The only man to win the best actor in a musical Olivier three times, Philip Quast still felt it was necessary to fly from Australia to audition for Follies, rather than send in the requested tape. He tells Mark Shenton about the ghosts the National Theatre houses and why this might be his final appearance in the UK.
Three-time Olivier-winner Philip Quast was home in his native Australia, where he divides his time between teaching, directing, occasional acting gigs and fishing, when he heard that the National Theatre in London was reviving Follies.
Despite considering retirement from musical theatre roles in 2015, Quast was determined to audition for this production of Stephen Sondheim and James Goldman’s 1971 musical masterwork. Instead of sending a tape, he caught a flight to London to appear in front of director Dominic Cooke in person.
“They asked me to send a video, but I just wanted the experience of being in the rehearsal room with him [Cooke] and the musical director Nick Skilbeck, who I’ve come to really appreciate as a wonderful calming, ebullient, gentle, caring person,” he says. “I had a couple of hours with them where we worked and rehearsed, and I came out thinking I’d given it my best shot.”
It’s chastening that even with Quast’s track record – no one has won more than his three Olivier awards for best actor in a musical – he still has to prove himself.
His landmark performances in the UK include playing Javert in the now legendary 10th-anniversary concert staging of Les Miserables at the Royal Albert Hall and his role in The Secret Garden, which started in Sydney before heading to the Royal Shakespeare Company in Stratford-upon-Avon and subsequently the West End.
In 1990, he originated the title role in the National’s British premiere of Sondheim’s Sunday in the Park With George, for which he won his first Olivier. This was followed with statuettes for The Fix in 1998 and South Pacific four years later.
Other highlights include his star turn in the National’s 2004 revival of A Funny Thing Happened on the Way to the Forum and as Judge Turpin in the 2015 staging of Sweeney Todd at the London Coliseum.
That last show was a turning point. “After I’d sung Pretty Woman with Bryn [Terfel, as Sweeney], I thought I wouldn’t sing again. After you’ve done that, what’s there that’s left to do? Apart from Sweeney himself.”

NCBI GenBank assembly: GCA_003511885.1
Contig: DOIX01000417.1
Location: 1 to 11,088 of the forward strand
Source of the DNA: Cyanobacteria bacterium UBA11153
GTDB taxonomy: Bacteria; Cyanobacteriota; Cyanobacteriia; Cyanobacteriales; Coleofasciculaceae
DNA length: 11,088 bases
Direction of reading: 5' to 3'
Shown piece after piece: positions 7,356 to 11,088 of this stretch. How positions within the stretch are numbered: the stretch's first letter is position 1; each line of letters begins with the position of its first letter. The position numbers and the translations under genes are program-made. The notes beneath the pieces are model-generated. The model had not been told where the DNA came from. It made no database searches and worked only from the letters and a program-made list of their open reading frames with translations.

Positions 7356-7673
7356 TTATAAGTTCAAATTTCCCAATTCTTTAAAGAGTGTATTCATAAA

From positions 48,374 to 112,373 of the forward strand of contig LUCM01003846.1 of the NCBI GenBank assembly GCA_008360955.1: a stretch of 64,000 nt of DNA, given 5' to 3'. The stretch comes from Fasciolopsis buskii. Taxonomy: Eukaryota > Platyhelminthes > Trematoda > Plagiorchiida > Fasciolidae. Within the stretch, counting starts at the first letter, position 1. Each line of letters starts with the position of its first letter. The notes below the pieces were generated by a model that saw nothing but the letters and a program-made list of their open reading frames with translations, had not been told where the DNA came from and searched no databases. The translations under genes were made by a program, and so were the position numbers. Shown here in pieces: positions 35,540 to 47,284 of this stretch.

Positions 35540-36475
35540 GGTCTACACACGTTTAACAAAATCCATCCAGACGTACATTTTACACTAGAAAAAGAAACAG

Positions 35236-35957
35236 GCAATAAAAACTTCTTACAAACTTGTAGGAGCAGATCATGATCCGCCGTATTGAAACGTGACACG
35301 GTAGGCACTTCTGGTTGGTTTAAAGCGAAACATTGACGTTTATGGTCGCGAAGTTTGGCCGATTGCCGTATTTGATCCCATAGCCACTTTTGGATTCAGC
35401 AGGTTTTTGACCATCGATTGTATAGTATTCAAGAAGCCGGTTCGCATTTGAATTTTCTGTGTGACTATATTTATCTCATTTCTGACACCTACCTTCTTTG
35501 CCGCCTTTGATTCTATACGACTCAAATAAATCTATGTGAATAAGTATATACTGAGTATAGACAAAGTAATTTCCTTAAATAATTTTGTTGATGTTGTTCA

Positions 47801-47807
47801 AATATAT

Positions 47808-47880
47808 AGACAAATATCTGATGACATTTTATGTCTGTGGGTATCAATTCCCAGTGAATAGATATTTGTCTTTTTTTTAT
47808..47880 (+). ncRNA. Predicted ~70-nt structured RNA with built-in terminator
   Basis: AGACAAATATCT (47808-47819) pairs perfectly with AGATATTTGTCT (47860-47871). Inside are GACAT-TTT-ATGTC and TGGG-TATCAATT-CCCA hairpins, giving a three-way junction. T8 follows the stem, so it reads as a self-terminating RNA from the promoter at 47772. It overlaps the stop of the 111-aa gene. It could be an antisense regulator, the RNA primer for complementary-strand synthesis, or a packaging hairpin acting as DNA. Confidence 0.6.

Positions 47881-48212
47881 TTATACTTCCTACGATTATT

There had been a possibility of Quast playing the Demon Barber of Fleet Street with the Sydney Theatre Company, “but it didn’t work out and I wouldn’t do it now. I’m too old,” the 60-year-old says, adding the part was suited to someone aged 40 or younger. “It would be just too tiring and the demands I’d put on myself are too stressful.”
Then Follies came along. It is a musical about coming to terms with the past, about life’s missed opportunities and the wrong roads taken.
He’d taken this particular road himself once before, in a one-night concert performance of Follies at the London Palladium in 2007 opposite Maria Friedman, with whom he’d co-starred in Sunday in the Park.
“I found it quite emotional – when we did Too Many Mornings, it all came back. Like a lot of things, you’re so filled with fear and the terror of being so exposed, you don’t have time to enjoy it when you’re doing it.”
Being reunited with Friedman in Follies reminded him of the joy of Sunday in the Park. “Like a lot of classics, you don’t know what they give you until you’re down the track.” And here at the National was a chance to, in turn, revisit Follies. It was a way of bringing his musical theatre career in London full circle.
Follies is a show full of ghosts, both literal – each character is shadowed by a version of their younger selves – and figurative. And returning to London’s South Bank, Quast has met a few ghosts of his own.
“We are on the Olivier stage. I go on that stage and it’s full of ghosts for me,” he says. “I’ll remember walking past that for Stuff Happens [David Hare’s play about the Iraq war], or there for South Pacific.”